Ragnar Frisch (1895-1973)

Olav Bjerkholt

Memo 08/2018

Abstract

Ragnar Frisch was a Norwegian economist and statistician. He is well known for his effort in founding in 1930 the Econometric Society, the first international association in economics. In Europe it was followed by the European Economic Association in the mid-1980s. Ragnar Frisch was awarded the first Prize in Economic Sciences in Memory of Alfred Nobel, jointly with Jan Tinbergen, "for having developed and applied dynamic models for the analysis of economic processes." Frisch appreciated this prize not quite as much as the Antonio Feltrinelli prize awarded to him in 1961 by the Accademia Nazionale dei Lincei, the old and famous Italian society of which Galileo Galilei was one of the first members.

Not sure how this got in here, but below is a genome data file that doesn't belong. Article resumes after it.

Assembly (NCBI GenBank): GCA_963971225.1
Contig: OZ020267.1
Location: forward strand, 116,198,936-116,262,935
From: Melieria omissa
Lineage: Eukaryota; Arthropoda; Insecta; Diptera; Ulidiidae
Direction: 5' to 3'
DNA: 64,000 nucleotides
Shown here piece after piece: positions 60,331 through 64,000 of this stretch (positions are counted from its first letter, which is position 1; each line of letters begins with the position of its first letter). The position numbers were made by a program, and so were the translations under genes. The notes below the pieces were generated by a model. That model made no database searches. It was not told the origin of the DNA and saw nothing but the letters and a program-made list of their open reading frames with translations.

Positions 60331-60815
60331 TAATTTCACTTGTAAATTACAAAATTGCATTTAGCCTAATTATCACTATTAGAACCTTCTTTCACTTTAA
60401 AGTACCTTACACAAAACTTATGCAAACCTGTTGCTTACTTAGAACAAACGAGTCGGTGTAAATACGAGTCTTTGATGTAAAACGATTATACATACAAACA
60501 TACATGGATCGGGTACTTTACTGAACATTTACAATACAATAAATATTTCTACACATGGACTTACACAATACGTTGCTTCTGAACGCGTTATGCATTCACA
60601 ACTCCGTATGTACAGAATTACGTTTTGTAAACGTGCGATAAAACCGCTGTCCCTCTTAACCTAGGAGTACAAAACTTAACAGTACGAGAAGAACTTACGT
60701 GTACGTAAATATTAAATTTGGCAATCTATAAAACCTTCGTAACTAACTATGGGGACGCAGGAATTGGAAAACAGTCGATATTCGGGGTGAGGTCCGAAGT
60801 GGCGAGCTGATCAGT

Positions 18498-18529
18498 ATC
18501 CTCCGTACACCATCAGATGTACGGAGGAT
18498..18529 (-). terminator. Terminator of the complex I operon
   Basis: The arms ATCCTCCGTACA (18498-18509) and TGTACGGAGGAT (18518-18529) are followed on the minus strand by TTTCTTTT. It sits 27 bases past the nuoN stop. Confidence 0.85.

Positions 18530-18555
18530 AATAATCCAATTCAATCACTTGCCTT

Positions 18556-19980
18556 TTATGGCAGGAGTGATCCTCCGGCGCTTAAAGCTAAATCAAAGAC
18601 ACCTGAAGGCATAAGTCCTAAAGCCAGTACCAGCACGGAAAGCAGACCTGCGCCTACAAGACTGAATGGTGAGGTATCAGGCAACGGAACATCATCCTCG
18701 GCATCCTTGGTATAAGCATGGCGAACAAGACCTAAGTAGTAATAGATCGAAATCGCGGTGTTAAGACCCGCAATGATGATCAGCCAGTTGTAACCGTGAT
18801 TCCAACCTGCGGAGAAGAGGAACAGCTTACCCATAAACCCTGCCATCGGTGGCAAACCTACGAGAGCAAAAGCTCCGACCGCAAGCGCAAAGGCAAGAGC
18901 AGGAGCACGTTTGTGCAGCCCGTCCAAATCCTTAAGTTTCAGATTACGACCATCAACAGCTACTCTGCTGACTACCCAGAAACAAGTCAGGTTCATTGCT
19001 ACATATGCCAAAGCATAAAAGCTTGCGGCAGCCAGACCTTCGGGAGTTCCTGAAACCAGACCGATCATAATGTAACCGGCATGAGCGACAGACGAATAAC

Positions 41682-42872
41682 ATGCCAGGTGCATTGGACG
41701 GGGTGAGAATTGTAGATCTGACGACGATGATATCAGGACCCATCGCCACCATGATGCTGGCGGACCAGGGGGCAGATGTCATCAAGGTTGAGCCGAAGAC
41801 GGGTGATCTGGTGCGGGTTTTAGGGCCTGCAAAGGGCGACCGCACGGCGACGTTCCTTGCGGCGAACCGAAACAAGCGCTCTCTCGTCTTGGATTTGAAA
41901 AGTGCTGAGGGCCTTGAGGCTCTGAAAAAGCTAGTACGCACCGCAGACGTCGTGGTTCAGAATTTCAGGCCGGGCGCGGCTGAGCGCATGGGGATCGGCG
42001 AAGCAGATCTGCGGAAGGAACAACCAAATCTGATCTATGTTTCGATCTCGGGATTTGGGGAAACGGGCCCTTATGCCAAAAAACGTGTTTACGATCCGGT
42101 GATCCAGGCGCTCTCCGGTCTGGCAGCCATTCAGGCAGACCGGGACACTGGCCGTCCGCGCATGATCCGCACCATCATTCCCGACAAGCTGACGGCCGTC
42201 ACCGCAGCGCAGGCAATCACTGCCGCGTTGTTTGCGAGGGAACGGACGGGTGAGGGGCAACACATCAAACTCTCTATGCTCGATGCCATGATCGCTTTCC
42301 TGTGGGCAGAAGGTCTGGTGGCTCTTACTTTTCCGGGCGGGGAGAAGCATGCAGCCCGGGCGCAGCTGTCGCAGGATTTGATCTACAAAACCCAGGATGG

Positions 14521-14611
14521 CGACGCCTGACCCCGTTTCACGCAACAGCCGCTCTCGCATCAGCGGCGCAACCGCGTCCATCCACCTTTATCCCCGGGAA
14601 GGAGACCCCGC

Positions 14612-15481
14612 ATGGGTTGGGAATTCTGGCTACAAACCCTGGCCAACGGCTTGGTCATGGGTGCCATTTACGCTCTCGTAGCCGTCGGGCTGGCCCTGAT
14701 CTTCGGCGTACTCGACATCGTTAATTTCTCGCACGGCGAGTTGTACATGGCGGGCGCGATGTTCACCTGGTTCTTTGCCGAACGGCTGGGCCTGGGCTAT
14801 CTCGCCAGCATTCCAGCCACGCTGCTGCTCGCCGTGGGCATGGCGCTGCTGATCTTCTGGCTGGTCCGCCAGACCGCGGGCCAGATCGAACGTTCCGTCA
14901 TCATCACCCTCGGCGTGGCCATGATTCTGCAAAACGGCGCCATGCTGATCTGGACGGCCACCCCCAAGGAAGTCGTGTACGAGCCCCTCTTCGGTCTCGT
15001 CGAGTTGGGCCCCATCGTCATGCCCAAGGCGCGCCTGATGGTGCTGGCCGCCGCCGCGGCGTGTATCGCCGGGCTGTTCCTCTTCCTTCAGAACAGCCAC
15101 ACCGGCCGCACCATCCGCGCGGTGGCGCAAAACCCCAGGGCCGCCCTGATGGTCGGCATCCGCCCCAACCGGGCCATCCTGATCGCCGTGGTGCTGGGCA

Frisch is remembered internationally for his contributions to econometrics, macroeconomics and a number of other fields. He is revered in Norway for his role as teacher of students of economics over a period of 40 years and for having founded the Institute of Economics of the University of Oslo. Frisch is also known as a coiner of terms, e.g. econometrics, macroeconomics and quite a few others.

The article is an account of Frisch’s early years, his education as silversmith, study years abroad etc. It includes also his own account of his experiences during the World War II and his advice given to postwar students in 1949.

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Published Dec. 14, 2018 10:58 AM - Last modified Dec. 14, 2018 10:58 AM